The Effects of Pornography on the Developing Child Part 2

Part two of a two-part report by Marilyn Hawes

This is the final part of Marilyn Hawes' exploration of the effects of pornography on school-age children, In this issue, she looks at underlying trauma, the inherent risks of pornography and how exposure to pornography can affect the way that young people interact with each other. Part one is available to read HERE.

Underlying trauma

Although bingeing on porn over time can, in itself, lead to mental health problems, some people have suffered trauma in their lives and use porn to soothe themselves. In these cases, people need help to get back in touch with their body to help them to manage the traumatic event(s) that keep them trapped in inappropriate coping mechanisms. “The Body Keeps The Score,” by the US-based clinician and research psychiatrist Professor Bessel van der Kolk, is highly recommended. There are some informative YouTube videos where he talks about different types of trauma and various (limbic brain) therapies that are effective.

Bessel van der Kolk: video resources

A study of educated Korean men in their 20s found a preference for using pornography to achieve and maintain sexual excitement. They found it more interesting than having sex with a partner.

Self medication

We often seek to self-medicate negative feelings with more of our favourite substance or behaviour. We do this without realising that it was perhaps overindulgence in that behaviour or substance that triggered the low feelings in the first place. The hangover effect is a neurochemical rebound. In Scotland, alcohol drinkers suffering from a hangover the next day often use a famous expression. They talk of taking “the hair of the dog that bit you”. That means they have another drink. Unfortunately for some people, this can lead to a vicious cycle of bingeing and depression.

Romantic partners

Research shows that consuming pornography correlates with a lack of commitment to one’s romantic partner. Getting used to the constant novelty and increasing levels of arousal provided by porn and the thought that there may be someone ever ‘hotter’ in the next video, means that their brain is no longer aroused by real-life partners. It can stop people wanting to invest in developing a real-life relationship. This spells misery for almost everyone: men because they are not benefitting from the warmth and interaction a real-life relationship brings; and women, because no amount of cosmetic enhancement can keep a man interested whose brain has been conditioned to need constant novelty and unnatural levels of stimulation. It is a no-win situation.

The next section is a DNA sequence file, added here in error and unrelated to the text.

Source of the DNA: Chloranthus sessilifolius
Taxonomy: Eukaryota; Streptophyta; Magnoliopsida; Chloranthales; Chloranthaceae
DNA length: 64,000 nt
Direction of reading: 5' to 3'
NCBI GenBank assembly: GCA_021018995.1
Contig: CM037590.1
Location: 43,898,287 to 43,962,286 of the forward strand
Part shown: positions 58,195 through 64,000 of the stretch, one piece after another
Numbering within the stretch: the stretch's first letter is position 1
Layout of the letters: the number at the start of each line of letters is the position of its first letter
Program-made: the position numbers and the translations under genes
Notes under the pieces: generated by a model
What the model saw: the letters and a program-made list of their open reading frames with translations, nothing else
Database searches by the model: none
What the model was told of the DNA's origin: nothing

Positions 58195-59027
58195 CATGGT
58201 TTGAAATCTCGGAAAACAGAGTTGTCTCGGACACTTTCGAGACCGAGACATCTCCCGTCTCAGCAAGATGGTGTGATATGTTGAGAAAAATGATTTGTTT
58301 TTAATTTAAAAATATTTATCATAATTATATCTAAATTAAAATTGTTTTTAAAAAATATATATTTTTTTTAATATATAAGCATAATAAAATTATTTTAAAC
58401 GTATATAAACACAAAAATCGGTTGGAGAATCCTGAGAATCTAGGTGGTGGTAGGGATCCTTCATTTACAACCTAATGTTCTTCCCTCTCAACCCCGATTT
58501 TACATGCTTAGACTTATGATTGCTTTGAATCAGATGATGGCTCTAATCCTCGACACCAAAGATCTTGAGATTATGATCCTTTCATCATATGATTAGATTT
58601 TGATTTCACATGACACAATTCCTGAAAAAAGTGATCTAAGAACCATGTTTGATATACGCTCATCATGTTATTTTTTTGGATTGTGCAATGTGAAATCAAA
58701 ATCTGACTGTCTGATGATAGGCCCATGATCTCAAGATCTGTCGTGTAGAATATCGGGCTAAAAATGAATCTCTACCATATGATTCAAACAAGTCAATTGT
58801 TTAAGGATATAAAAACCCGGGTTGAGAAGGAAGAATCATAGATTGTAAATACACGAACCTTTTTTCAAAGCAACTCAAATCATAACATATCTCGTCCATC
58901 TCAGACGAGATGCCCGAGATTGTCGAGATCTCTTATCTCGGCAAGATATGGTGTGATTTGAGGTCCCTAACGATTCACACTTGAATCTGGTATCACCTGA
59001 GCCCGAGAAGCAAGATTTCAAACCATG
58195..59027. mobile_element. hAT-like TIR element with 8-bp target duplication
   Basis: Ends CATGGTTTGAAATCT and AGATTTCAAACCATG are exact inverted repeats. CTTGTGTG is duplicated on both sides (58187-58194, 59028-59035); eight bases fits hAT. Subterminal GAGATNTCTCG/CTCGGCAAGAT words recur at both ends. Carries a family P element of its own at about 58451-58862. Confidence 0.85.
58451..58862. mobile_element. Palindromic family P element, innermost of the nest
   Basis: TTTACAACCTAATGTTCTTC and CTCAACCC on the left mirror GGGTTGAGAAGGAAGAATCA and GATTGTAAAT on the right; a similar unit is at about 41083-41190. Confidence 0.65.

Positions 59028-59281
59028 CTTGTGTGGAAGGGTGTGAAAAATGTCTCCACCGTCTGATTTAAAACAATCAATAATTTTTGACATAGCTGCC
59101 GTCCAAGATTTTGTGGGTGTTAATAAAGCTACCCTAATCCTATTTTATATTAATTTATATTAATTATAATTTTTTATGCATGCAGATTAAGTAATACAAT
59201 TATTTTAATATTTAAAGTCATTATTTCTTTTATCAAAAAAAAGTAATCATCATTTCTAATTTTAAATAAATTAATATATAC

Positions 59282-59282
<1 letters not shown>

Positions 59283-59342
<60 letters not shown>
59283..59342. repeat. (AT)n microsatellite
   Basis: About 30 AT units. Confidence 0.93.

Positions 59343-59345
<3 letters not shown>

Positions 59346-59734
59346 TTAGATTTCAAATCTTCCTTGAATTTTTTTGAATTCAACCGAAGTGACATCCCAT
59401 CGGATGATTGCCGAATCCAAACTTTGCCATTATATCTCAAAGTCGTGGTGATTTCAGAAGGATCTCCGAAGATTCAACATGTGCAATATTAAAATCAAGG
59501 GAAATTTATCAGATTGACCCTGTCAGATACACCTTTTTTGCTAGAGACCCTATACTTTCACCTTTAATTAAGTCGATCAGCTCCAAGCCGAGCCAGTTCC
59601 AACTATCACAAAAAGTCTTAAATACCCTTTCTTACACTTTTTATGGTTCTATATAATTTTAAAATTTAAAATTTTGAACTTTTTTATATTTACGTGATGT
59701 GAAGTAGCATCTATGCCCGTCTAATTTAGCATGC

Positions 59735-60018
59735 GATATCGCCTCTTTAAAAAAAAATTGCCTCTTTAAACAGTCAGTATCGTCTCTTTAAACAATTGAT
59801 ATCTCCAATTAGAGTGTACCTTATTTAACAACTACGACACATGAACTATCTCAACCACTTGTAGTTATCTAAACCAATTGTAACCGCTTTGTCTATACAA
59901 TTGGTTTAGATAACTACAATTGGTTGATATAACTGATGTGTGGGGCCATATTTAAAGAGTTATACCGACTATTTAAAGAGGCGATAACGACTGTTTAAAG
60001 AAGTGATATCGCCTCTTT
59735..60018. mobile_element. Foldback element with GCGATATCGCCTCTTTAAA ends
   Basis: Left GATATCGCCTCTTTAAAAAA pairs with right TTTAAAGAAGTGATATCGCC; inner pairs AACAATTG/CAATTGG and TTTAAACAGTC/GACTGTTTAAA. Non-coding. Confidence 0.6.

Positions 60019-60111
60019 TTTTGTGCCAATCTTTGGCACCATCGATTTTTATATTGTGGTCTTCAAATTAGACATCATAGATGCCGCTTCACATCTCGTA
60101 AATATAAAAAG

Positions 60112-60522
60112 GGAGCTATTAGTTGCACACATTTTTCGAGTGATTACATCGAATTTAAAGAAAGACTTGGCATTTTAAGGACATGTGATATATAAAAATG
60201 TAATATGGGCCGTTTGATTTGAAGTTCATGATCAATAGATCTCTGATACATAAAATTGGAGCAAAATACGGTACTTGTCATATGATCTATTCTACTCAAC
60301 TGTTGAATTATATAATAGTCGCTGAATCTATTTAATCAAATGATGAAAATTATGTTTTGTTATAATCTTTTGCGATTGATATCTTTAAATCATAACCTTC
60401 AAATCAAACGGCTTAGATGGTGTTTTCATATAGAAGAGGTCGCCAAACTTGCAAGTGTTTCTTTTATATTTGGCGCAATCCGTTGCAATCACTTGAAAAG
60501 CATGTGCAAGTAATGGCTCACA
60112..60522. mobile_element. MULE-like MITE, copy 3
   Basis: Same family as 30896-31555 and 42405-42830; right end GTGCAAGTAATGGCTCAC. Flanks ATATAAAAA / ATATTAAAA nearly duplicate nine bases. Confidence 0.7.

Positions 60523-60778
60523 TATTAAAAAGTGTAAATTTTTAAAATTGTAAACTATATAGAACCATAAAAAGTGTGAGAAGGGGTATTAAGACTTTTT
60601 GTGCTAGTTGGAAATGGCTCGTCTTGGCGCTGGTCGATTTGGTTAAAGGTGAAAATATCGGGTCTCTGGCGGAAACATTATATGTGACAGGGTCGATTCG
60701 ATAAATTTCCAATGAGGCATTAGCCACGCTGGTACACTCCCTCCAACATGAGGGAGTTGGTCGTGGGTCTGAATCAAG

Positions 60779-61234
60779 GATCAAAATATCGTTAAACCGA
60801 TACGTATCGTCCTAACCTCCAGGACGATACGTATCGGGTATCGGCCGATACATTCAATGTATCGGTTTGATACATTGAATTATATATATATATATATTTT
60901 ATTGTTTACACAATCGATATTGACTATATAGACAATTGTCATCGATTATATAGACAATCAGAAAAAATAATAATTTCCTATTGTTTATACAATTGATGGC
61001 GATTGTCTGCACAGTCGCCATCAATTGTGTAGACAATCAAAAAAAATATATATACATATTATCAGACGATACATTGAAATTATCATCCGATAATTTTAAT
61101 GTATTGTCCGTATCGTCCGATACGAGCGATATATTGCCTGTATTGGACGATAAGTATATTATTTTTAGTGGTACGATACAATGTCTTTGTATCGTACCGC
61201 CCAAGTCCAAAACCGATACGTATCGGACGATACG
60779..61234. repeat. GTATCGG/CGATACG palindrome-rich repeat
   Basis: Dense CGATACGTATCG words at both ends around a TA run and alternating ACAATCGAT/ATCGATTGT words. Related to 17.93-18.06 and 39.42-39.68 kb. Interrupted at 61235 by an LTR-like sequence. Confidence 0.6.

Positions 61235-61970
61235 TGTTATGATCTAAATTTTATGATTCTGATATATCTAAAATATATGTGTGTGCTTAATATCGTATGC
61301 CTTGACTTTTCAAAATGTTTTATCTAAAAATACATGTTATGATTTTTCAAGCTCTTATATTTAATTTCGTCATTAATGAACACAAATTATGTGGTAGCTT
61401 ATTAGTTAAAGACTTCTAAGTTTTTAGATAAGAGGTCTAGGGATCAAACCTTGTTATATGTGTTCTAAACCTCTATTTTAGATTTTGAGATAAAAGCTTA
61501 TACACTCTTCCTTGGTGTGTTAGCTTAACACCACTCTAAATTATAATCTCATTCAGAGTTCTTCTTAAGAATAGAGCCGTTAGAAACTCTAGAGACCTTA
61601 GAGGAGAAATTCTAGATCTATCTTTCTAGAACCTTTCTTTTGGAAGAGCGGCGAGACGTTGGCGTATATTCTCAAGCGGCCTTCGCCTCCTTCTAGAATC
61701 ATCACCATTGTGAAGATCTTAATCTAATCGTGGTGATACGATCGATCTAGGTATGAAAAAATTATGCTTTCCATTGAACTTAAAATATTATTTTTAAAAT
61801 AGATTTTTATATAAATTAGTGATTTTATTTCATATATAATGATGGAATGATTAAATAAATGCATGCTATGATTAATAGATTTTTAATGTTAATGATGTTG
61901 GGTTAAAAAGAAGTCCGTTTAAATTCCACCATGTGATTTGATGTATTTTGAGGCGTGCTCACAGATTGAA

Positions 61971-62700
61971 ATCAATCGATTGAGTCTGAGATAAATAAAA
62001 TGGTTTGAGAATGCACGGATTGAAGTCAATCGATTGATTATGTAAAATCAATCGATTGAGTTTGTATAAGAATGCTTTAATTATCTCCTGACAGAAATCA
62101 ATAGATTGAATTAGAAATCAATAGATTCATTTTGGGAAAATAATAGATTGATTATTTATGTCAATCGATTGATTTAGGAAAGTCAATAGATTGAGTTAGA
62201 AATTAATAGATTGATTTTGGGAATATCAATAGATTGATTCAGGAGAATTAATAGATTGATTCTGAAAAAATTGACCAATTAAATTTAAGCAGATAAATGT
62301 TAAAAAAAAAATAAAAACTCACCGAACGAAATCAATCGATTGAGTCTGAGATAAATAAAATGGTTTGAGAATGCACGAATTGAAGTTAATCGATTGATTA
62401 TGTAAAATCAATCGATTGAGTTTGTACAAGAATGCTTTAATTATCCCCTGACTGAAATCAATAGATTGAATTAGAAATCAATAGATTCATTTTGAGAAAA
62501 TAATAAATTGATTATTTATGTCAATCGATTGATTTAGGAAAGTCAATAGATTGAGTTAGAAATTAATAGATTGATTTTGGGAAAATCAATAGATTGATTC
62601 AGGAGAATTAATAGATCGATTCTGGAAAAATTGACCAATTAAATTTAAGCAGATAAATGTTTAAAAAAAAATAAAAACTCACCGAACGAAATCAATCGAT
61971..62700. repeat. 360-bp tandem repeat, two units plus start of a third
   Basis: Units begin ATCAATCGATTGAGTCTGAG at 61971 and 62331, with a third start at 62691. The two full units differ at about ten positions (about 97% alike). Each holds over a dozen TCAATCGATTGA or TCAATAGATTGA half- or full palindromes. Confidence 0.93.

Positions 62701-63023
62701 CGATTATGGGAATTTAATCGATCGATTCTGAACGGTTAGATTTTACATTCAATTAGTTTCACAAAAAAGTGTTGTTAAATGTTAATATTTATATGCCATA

Therapists too are seeing a big increase in people seeking help for an addiction to dating apps. The fake promise of always something better with the next click or swipe, stops people from focusing on getting to know just one person.

Social functioning

In a study of university-age males, difficulties with social functioning increased as pornography consumption rose. This applied to psychosocial problems such as depression, anxiety, stress and reduced social functioning.

Academic Achievement

Consumption of pornography was experimentally shown to decrease an individual’s ability to delay gratification for more valuable future rewards. In other words, watching porn makes you less logical and less able to take decisions that are clearly in your own interest such as doing homework and studying first instead of just entertaining yourself. Putting the reward before the effort.

In a study of 14 year old boys, higher levels of internet pornography consumption led to a risk of decreased academic performance, with the effects visible six-months later.

The more porn a man watches…

The more pornography a man watches, the more likely he was to use it during sex. It can give him the desire to act out porn scripts with his partner, deliberately conjure images of pornography during sex to maintain arousal. This also leads to concerns over his own sexual performance and body image. Further, higher pornography use was negatively associated with enjoying sexually intimate behaviours with a partner.

Low sexual desire

In one study, students at the end of high school reported a strong link between high levels of pornography consumption and low sexual desire. A quarter of regular consumers in this group reported an abnormal sexual response.

The 2008 Study of Sexuality in France found that 20% of men 18-24 “no interest in sex or sexual activity”. This is very much at odds with the French national stereotype.